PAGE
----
Shake-up in the Virginia RLC

Last night, the Board of Directors of the Republican Liberty Caucus of Virginia voted to remove two of their members from their ranks, Vice Chairman Steven Latimer and At-Large member Joshua Huffman.  In separate photographs both Latimer and Huffman were shown wearing shirts for Robert Sarvis, the Libertarian candidate for governor.  Earlier in the year, the RLC-VA voted to endorse Ken Cuccinelli, the Republican candidate.

Although I cannot fault the RLC too much for their decision, given that it is the “Republican” Liberty Caucus after all, I did fight against my expulsion from the group.  If you remember, Ron Paul himself ran as a Libertarian back in 1988 and spoke favorably about that party during his talk in Lexington, VA in January of this year.  Would they similarly condemn him?  However, given that one replacement for Stephen and me happened to be on the call where the vote was to take place, there was little doubt in my mind how it would go.  For the record, I had been a part of their board since July of 2012.

For those who have read my piece entitled “Joining Team Sarvis”, you will note that even though I do have a few policy disagreements with Ken Cuccinelli, my major complaints centered on the tactics of Cuccinelli’s campaign rather than the candidate.  In good conscience, I could not support their exceedingly negative campaign and their attempts to silence Sarvis, a legitimate candidate on the November ballot.  Some liberty-minded folks claim that the Cuccinelli negativity is simply in response to McAuliffe’s negativity, but I must reject that argument.  Two wrongs cannot be combined in any fashion to make a right.  What both the Cuccinelli and McAuliffe campaigns were doing was, quite frankly sickening, making both seem completely unelectable without any positive hope.  Given Cuccinelli’s constantly slipping polls numbers up to Labor Day, it seems that a majority of Virginia voters agree.  After speaking with Steven Latimer earlier today, his opinion is that “Ken Cuccinelli has not run a very libertarian campaign” and that “the campaign seems out of touch with the party grassroots and is resistant to hearing suggestions.”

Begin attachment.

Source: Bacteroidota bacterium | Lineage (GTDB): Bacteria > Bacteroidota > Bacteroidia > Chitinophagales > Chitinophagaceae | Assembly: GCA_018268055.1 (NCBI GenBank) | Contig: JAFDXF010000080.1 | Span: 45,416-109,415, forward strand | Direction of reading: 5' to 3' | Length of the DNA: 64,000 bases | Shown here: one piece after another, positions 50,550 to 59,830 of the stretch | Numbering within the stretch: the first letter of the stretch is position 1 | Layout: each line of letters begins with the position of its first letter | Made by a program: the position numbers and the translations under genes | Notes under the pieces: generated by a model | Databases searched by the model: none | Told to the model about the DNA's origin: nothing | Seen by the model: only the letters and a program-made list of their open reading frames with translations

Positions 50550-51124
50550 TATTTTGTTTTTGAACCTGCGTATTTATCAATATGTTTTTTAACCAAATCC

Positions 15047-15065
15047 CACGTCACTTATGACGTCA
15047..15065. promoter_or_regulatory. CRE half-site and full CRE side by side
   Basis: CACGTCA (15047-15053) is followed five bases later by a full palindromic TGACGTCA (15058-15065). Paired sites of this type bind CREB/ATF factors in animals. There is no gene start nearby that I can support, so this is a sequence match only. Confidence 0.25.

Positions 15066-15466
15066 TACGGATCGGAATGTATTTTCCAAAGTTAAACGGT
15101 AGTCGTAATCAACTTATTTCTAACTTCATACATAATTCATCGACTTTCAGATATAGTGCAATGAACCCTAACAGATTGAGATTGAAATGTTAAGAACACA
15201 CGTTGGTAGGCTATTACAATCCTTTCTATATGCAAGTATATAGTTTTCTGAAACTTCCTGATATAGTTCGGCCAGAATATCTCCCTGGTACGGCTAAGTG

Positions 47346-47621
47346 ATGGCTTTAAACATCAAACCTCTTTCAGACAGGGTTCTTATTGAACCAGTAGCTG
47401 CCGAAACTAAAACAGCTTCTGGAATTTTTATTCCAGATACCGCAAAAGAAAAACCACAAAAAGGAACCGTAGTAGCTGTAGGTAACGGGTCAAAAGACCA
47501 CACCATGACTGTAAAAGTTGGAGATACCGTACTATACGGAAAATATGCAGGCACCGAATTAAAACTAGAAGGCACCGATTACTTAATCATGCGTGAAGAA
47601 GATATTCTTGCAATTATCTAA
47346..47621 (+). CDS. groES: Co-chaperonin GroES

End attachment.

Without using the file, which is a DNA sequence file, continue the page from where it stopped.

As you may know, giving the flailing nature of the Cuccinelli campaign, they recently had a bit of a shake-up as well.  It was my great hope that they would jettison their previous negativity.  Today, I received an email from the Cuccinelli campaign entitled “Lies” and beginning with the line, “Headed into the first statewide televised debate, Terry McAuliffe has set a low bar for the depths of dishonesty he will stoop to,” while at the same time including not a single positive word about Ken Cuccinelli; it seems to me that they have learned nothing.  Should they lose in November, (and I unfortunately believe that they will) and then they wonder why they lost, they only need look in the mirror.